Wrist Hinge

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    Anthony225 Jan 04, 2019
    At setup there is an initial wrist hinge. I know that with your method we don’t consciously add wrist hinge during the swing, but is it expected that the initial wrist hinge be maintained in the backswing and downswing to impact? The weather right now doesn’t let me experiment on the range to see how this works out.


    Ross Jan 04, 2019
    The initial setup is not a wrist hinge. It is just the shaft in line with the front arm* and the back wrist bent inward to help hold that shape. This is also how the shaft and wrists should look later on in the swing, moving through impact, for a solid golf shot. You don’t bend or hinge your wrists to get into this position. You just take your grip with the shaft in line.

    Yes, you just maintain the initial setup position in the backswing and back down through impact and it will eventually release on it’s own after impact.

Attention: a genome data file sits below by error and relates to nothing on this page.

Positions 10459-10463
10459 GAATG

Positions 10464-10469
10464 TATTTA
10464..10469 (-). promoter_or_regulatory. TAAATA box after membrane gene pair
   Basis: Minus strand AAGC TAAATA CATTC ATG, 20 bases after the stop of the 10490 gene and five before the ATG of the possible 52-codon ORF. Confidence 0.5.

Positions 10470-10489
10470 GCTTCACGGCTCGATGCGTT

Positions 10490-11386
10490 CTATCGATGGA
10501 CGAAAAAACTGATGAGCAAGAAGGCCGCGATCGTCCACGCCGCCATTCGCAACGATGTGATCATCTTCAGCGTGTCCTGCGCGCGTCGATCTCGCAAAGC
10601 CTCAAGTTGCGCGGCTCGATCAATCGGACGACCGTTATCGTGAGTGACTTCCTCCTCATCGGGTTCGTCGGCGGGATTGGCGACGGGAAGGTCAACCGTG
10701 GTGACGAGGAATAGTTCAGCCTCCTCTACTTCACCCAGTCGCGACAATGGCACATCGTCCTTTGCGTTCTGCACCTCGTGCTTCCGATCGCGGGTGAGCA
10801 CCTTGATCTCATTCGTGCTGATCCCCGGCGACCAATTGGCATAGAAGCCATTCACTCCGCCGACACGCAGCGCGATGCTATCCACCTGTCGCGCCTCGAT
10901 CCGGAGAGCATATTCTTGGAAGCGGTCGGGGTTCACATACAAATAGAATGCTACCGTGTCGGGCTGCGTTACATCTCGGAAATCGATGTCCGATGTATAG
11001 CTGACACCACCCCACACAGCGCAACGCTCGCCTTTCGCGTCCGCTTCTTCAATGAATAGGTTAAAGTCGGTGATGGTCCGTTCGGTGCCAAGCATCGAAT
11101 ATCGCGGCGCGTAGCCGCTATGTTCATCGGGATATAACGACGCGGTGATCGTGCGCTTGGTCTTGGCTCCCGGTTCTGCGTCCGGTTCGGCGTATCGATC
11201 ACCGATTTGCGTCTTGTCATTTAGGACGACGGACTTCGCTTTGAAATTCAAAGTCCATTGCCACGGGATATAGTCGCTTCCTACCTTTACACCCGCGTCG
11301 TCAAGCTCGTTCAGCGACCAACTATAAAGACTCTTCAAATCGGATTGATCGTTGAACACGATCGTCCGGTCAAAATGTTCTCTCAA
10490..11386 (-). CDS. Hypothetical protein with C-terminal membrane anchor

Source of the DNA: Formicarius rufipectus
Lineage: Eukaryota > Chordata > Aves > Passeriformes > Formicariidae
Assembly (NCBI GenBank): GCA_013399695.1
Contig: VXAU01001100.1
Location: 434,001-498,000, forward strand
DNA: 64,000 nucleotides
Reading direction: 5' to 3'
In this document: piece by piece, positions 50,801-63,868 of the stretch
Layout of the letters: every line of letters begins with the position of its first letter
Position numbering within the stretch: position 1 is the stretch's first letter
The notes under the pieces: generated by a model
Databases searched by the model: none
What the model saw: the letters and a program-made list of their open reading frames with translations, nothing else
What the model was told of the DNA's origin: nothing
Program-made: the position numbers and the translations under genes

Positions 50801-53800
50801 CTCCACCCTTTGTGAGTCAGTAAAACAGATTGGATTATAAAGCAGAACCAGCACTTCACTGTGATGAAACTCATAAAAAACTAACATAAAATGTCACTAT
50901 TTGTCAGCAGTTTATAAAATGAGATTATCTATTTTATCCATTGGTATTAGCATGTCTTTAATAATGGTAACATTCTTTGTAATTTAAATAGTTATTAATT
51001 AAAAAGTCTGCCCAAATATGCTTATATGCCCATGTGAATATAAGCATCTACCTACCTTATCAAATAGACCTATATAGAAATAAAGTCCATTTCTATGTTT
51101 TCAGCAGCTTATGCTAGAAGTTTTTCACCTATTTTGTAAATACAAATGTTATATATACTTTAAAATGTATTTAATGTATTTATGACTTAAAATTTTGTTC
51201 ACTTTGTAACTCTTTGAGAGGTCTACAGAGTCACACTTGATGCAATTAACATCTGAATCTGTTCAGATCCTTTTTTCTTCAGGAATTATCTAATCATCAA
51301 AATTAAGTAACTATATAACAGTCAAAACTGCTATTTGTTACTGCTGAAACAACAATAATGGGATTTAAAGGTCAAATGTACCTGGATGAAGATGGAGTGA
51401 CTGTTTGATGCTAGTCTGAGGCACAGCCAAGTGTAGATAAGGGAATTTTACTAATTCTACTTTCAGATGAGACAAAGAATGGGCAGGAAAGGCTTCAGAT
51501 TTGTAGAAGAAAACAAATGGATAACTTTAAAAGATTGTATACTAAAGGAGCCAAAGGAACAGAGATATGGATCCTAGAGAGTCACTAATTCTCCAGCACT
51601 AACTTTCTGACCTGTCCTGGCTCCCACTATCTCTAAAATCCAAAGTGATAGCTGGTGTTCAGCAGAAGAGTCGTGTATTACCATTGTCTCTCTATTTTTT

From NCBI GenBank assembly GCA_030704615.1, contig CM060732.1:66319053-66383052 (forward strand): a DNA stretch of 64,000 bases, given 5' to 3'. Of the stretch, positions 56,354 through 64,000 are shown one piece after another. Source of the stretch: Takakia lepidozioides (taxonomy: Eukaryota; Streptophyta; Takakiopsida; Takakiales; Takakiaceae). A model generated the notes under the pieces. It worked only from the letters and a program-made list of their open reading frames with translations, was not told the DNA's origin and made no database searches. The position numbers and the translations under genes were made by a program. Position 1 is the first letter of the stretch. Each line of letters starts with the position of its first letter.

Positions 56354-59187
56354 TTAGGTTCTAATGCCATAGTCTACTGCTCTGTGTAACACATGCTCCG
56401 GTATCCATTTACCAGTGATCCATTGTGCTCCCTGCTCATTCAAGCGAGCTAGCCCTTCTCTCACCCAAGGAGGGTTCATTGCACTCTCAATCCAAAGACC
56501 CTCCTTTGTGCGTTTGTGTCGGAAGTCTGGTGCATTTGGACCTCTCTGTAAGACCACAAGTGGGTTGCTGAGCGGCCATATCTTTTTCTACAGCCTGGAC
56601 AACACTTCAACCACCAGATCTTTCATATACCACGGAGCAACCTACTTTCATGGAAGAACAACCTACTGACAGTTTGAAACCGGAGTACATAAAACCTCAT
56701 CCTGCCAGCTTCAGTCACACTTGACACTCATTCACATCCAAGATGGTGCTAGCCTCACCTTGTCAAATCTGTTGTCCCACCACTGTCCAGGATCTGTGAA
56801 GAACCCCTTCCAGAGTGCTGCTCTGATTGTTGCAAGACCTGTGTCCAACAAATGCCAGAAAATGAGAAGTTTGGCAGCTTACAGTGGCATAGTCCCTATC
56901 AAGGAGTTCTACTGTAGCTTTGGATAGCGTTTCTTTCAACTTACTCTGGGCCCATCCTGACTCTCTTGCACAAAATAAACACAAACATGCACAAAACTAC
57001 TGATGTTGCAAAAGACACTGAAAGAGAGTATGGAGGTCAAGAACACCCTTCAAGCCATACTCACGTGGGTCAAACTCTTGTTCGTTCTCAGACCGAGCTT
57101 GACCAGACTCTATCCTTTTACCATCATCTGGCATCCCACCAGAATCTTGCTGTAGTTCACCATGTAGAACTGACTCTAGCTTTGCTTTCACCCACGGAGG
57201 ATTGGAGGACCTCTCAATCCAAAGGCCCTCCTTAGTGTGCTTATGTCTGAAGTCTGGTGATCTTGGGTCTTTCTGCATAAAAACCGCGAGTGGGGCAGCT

* The shaft in line with the front arm, should create a flat front wrist. This may even increase to bowed out due to dynamics of the downswing.


    Anthony225 Jan 04, 2019
    The reason I ask is because when I set up to the ball with arms under my shoulders there is an angle between my left forearm and the club. My hands are beneath my shoulders and the ball is further away. If I keep my left arm completely straight I would need to raise my wrists a little or stand a lot taller to set the club head behind the ball. To make by left arm completely straight would make the setup like Bryson which is not your method.

    So maybe the correct word is not hinge. So do you hold the slight angle described above throughout the swing?


    Ross Jan 05, 2019
    Yes, we are trying to maintain this setup angle during the backswing, and back down into and through impact*. Watch The duplessisgolf Setup (in the setup section). Some of my students let their front wrist raise up a bit at setup and some don’t and are both successful.

    BTW, the shaft of the golf club bends down through impact raising the wrists up a bit due to inertia anyway.

    * Many golfers feel the need to hinge so they can throw the club head at the ball for more power. Hinging and throwing causes many problems. If you learn to maintain the setup position on the backswing and back through impact you’ll be much more successful with solidness and direction.

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